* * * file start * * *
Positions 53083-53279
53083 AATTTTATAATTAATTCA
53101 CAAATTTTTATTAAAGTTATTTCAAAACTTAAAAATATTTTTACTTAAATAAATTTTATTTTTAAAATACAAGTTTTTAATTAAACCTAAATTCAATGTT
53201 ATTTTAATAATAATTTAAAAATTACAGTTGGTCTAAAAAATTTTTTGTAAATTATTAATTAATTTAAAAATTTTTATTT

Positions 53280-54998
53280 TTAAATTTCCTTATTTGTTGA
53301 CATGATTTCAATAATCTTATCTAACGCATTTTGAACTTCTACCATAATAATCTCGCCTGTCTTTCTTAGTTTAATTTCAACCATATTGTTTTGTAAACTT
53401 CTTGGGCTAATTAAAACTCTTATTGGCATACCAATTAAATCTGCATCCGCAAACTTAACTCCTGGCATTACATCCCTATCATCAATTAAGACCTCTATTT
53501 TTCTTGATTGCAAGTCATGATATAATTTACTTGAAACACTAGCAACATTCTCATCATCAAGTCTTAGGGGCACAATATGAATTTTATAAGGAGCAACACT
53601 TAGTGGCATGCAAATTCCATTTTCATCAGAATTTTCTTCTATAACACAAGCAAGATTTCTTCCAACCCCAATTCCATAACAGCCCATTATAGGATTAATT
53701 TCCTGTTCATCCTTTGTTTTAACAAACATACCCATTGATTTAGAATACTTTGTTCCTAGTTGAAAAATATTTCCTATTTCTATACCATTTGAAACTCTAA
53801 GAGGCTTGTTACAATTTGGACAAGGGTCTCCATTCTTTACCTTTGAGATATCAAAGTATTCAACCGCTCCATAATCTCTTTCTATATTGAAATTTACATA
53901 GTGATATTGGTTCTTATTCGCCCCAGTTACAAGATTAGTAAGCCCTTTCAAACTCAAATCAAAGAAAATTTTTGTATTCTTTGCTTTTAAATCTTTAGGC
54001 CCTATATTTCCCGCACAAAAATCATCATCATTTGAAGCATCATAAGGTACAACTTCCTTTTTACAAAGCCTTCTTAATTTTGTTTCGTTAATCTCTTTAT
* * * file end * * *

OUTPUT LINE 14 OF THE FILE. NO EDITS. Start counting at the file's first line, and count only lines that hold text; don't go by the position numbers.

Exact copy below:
54001 CCTATATTTCCCGCACAAAAATCATCATCATTTGAAGCATCATAAGGTACAACTTCCTTTTTACAAAGCCTTCTTAATTTTGTTTCGTTAATCTCTTTAT